Thursday, May 5, 2016

Traditional Shoo-fly Pie!

If you are not familiar with Pennsylvania Dutch, Amish, or Mennonite culture and cooking, even the term "shoo fly pie" may sound downright unappetizing! But think of it: a pie soooo wonderfully ooey-gooey but also crispy-crumbly on top, sitting on a flakey buttery crust...those ol' salivary glands start doing their work!

Sweet sorghum growing
Originally, shoo-fly pie was made with sorghum syrup because it was a very common product made from the juice of sorghum plants. Sorghum is a favorite of pigs, making it a prevalent crop among farmers who usually raised hogs as a staple meat. When molasses, produced during the processing of sugar cane, became more commonly available at lower prices, it began to replace sorghum syrup in many of these recipes and remains the more usual ingredient to his day.

If you peruse the internet for shoo-fly pie recipes, you will likely encounter the descriptions of "wet bottom" or "soggy bottom" versus "dry bottom" versions. The recipe consists of three parts: the crust, bottom or body of the pie, and the crumble topping. The recipe here would be considered a dry bottom pie because the gooey molasses part is layered with the dry  crumbles, which produces a more solid, firm pie overall. Keeping these two elements separate by pouring the molasses portion all in first and using all of the crumble on the top surface produces a wetter body under the crisp topping...hence, a wet bottomed pie. The difference is achieved solely by varying the method used in building the pie, so the ingredients are the same regardless.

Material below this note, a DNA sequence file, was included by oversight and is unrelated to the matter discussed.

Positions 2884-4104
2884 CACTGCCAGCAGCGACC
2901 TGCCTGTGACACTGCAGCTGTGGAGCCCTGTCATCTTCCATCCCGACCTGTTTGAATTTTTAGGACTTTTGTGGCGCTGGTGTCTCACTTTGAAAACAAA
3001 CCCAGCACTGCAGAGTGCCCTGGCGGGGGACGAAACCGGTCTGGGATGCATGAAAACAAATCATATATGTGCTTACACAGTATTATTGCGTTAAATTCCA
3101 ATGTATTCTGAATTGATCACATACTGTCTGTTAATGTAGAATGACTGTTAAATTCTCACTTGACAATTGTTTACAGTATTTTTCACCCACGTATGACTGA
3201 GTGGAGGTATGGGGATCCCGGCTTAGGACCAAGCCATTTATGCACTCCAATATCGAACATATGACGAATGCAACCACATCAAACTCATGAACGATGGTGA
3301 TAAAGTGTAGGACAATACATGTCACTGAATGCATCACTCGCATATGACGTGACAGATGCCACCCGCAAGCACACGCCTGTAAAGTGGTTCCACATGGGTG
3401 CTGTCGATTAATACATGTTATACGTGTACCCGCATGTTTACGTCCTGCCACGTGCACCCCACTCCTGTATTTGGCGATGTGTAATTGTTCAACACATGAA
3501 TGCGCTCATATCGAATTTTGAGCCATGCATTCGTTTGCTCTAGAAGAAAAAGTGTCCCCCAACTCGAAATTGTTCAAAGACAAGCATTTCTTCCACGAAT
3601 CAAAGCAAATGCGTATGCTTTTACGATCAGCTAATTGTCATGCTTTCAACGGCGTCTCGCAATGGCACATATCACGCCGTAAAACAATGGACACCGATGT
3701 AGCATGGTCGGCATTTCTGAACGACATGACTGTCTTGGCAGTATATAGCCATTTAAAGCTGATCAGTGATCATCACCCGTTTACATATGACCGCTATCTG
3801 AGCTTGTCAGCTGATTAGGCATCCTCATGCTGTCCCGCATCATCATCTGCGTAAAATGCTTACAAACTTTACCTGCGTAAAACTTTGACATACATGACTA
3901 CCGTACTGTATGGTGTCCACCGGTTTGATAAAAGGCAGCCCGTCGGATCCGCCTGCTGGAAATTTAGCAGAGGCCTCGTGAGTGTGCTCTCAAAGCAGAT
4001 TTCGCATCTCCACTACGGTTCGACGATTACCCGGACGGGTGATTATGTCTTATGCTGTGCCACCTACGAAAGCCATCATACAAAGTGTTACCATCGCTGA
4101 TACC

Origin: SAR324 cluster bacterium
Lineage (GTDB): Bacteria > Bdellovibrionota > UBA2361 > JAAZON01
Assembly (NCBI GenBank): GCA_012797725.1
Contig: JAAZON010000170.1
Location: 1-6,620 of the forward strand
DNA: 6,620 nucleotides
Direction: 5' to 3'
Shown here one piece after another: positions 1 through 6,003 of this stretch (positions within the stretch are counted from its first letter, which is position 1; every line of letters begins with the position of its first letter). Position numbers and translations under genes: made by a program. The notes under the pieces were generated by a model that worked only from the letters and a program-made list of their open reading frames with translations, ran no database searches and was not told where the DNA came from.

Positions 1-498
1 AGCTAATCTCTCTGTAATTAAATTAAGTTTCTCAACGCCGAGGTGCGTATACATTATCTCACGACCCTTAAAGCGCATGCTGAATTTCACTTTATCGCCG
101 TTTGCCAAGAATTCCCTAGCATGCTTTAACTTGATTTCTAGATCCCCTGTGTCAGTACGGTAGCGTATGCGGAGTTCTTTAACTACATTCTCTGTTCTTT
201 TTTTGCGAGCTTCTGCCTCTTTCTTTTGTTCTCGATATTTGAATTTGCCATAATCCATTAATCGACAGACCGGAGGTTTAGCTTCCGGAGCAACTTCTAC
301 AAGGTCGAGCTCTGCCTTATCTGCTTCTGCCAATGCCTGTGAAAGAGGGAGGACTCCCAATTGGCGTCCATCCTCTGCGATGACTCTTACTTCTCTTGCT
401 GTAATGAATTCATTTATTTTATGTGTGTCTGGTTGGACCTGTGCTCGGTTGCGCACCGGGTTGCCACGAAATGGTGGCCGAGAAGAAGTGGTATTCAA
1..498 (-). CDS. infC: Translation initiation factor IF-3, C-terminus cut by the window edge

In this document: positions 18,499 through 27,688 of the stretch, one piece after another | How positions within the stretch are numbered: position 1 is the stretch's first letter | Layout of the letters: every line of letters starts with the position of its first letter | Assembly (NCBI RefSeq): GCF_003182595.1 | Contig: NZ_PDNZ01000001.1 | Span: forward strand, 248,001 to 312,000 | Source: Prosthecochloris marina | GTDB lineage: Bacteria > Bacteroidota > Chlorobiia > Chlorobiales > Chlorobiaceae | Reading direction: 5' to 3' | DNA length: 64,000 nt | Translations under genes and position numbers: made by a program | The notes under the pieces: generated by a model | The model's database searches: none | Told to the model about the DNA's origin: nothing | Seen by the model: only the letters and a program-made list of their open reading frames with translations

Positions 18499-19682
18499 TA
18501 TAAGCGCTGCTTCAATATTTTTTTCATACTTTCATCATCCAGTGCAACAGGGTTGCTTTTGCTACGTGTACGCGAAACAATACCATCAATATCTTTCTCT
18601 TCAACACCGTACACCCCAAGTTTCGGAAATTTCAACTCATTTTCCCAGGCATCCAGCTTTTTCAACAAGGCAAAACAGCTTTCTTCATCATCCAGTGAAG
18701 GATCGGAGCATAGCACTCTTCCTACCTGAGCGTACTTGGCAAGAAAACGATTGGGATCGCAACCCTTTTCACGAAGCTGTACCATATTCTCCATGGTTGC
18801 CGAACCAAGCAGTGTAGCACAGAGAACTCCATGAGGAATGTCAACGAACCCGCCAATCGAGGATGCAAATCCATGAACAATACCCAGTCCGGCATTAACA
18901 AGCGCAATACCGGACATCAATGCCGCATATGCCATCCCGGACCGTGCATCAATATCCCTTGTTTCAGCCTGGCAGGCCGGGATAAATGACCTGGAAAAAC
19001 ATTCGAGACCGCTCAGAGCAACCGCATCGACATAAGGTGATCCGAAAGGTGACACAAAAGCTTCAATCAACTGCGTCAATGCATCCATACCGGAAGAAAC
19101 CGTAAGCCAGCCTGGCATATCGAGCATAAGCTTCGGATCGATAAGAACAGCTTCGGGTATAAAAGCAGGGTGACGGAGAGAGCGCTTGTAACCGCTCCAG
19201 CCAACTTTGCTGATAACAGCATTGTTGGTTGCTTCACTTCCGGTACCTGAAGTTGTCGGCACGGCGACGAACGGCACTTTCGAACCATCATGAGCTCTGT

Now on to the recipe!


One nine inch pie crust  (You may use a pre-made crust from the supermarket if you are not comfortable with making your own, but I highly recommend learning to do it yourself. Once you get the hang of it, the fresh, homemade version is so much better!)

1 cup molasses
3/4 cup very hot water
3/4 teaspoon baking soda
1 egg

1 1/2 cup flour
1/4 cup cold butter
3/4 cup brown sugar

See? It looks super simple already! Here is how to put it all together:
  1. First, preheat the oven to 400 degrees with the rack in the center.
  2. Put your crust in a pie pan, crimping the edges a little extra high. This will give your pie a slightly higher edge to prevent the molassss mixture from spilling over during baking.
  3. Mix together the flour, butter, and brown sugar with your fingers until it resembles somewhat even crumbs. Set aside.
  4. In a separate bowl, dissolve the baking soda in the hot water. Add the molasses. Quickly whisk in the egg, whipping well to thoroughly mix.
  5. Pour about 1/3 of your molasses mixture into the pie crust, then sprinkle some of the crumbled mixture over it. Repeat this twice with the remaining ingredients, making sure to leave enough crumbles for the thickest layer on the very top of your pie.
Bake your pie at 400 degrees for 15 minutes, reduce heat to 350 degrees and continue baking for another 30 minutes until the pie is firm. Cool for 30 minutes or so before slicing. 

Shoo-fly pie is really at its yummiest when served warm, but don't be tempted to re-heat it in a microwave! Microwave ovens tend to "melt" the pie so it becomes overly soft, bordering on runny. Enjoy a slice all on its own, or topped with whipped cream or vanilla ice cream. 

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